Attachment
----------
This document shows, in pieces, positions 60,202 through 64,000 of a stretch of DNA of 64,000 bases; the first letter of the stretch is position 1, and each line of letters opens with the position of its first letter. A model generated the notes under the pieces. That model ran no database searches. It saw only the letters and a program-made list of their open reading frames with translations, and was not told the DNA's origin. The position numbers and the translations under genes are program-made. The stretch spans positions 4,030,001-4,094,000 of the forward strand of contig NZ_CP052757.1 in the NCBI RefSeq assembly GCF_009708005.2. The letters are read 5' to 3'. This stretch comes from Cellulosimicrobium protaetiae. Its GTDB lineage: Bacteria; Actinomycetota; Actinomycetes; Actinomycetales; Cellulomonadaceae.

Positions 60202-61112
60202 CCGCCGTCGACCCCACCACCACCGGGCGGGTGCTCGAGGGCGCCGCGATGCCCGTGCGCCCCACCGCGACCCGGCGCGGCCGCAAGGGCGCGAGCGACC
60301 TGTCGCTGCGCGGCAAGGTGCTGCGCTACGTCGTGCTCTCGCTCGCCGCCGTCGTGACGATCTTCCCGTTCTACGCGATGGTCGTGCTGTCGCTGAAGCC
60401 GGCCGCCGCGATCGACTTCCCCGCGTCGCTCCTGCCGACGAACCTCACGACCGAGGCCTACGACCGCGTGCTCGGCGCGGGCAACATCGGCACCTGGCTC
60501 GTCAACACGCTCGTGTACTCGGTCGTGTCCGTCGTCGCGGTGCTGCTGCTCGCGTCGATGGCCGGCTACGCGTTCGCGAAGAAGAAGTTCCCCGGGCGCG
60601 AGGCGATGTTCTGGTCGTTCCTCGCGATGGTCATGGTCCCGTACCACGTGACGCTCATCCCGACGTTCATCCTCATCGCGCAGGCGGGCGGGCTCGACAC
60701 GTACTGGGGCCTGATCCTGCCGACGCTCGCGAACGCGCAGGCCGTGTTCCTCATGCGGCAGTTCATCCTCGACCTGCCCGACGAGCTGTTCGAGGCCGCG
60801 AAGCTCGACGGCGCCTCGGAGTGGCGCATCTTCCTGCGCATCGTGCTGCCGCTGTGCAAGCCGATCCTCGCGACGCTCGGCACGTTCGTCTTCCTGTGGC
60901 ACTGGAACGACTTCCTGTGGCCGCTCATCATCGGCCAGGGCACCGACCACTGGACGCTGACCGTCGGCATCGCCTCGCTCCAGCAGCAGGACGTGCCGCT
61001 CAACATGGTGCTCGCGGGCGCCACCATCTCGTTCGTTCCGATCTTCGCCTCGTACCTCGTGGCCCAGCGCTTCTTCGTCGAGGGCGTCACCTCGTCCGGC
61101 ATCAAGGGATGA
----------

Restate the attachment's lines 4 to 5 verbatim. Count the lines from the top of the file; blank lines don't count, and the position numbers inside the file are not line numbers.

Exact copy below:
60301 TGTCGCTGCGCGGCAAGGTGCTGCGCTACGTCGTGCTCTCGCTCGCCGCCGTCGTGACGATCTTCCCGTTCTACGCGATGGTCGTGCTGTCGCTGAAGCC
60401 GGCCGCCGCGATCGACTTCCCCGCGTCGCTCCTGCCGACGAACCTCACGACCGAGGCCTACGACCGCGTGCTCGGCGCGGGCAACATCGGCACCTGGCTC